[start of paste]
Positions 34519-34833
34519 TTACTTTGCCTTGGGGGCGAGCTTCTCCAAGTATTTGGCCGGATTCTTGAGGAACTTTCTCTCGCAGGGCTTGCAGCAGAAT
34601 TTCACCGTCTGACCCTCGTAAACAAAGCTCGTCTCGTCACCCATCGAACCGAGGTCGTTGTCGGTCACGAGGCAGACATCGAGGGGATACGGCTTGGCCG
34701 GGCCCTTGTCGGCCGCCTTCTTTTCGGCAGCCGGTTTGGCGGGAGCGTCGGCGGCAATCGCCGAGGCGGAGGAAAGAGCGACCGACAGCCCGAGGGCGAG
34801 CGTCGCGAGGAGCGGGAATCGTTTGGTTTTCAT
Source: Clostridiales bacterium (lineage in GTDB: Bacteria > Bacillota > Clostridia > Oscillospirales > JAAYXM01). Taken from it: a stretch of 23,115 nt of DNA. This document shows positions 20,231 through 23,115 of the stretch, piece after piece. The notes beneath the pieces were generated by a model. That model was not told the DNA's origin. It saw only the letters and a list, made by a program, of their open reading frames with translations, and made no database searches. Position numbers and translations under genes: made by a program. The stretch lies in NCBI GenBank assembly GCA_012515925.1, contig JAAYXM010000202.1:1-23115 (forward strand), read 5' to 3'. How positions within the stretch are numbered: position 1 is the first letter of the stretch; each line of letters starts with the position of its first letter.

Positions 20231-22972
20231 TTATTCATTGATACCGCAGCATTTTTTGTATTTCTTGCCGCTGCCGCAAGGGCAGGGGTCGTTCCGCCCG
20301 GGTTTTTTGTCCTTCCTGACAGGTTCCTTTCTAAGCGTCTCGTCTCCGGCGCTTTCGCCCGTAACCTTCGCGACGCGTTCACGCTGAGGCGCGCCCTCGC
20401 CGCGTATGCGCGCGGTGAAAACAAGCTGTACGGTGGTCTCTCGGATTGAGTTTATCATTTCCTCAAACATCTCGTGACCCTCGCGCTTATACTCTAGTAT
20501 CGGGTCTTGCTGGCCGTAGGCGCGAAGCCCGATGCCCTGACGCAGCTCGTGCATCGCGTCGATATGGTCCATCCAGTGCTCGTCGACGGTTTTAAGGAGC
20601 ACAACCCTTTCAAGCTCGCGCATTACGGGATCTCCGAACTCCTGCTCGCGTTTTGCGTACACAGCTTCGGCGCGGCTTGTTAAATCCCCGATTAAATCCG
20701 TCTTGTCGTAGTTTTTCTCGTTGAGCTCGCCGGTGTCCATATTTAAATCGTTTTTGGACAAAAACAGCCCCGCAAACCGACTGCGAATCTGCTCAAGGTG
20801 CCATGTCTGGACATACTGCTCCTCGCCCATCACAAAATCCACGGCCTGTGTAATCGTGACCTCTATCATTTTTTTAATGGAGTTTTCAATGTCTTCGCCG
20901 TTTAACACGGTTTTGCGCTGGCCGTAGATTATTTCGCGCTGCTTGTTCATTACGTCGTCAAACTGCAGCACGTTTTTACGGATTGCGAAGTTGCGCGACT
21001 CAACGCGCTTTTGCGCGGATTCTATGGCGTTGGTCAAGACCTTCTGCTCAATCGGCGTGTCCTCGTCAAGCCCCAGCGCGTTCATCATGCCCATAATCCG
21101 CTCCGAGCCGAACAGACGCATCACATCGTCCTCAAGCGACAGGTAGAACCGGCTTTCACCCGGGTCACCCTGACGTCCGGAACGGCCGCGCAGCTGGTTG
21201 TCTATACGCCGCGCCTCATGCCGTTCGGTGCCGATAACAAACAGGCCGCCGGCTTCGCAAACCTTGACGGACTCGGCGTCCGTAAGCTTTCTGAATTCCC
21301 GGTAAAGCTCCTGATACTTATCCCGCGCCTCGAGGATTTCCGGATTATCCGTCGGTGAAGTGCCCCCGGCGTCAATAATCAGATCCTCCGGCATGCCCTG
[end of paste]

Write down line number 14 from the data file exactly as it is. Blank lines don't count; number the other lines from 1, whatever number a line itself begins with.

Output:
20801 CCATGTCTGGACATACTGCTCCTCGCCCATCACAAAATCCACGGCCTGTGTAATCGTGACCTCTATCATTTTTTTAATGGAGTTTTCAATGTCTTCGCCG